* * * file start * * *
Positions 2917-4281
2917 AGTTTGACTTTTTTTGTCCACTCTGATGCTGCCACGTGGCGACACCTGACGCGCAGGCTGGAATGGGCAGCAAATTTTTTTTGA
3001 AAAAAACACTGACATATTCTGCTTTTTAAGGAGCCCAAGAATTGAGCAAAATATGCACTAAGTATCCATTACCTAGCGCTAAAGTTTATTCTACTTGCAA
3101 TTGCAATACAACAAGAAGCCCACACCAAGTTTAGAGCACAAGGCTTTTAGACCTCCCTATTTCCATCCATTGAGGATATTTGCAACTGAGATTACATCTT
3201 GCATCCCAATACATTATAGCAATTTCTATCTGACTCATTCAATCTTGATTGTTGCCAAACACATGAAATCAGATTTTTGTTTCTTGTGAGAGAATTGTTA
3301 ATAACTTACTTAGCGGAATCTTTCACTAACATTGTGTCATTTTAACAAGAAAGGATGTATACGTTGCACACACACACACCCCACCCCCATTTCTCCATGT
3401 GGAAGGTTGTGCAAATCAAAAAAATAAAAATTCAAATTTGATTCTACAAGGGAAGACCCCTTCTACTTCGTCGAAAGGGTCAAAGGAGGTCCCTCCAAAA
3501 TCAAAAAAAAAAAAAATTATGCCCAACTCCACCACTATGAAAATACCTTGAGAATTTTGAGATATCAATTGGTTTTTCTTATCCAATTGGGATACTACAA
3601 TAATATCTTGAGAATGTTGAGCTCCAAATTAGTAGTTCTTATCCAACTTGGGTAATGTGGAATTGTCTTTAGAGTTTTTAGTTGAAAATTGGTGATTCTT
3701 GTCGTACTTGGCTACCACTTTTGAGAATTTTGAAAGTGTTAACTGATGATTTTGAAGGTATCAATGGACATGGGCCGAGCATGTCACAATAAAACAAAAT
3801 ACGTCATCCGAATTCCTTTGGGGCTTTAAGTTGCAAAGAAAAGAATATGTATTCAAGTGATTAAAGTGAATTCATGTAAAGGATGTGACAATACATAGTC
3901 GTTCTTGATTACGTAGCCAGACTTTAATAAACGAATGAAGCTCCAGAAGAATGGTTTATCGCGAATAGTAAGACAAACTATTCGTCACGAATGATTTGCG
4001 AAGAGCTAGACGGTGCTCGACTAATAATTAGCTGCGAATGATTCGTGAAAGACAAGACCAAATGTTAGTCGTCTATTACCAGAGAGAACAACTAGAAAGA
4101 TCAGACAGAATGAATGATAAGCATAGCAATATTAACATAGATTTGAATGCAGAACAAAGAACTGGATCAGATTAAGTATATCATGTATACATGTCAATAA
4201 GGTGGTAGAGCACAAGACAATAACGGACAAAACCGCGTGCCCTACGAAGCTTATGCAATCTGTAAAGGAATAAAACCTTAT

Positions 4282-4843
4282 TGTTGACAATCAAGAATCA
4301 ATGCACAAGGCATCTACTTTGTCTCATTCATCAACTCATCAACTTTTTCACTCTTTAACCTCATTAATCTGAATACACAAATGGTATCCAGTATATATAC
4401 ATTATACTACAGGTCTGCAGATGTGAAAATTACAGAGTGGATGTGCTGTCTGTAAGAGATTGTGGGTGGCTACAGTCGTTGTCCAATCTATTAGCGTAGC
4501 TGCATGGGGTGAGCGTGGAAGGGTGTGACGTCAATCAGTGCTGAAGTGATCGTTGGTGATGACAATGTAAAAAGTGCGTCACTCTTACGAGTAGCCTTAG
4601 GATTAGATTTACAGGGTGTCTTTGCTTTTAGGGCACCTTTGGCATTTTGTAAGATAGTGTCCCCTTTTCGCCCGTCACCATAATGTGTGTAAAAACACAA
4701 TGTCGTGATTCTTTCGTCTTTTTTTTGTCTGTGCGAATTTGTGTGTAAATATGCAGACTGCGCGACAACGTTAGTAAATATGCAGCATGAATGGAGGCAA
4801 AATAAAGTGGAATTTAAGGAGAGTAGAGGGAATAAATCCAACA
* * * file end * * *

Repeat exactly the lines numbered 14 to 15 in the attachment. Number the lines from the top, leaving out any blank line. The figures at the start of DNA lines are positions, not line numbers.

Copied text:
4101 TCAGACAGAATGAATGATAAGCATAGCAATATTAACATAGATTTGAATGCAGAACAAAGAACTGGATCAGATTAAGTATATCATGTATACATGTCAATAA
4201 GGTGGTAGAGCACAAGACAATAACGGACAAAACCGCGTGCCCTACGAAGCTTATGCAATCTGTAAAGGAATAAAACCTTAT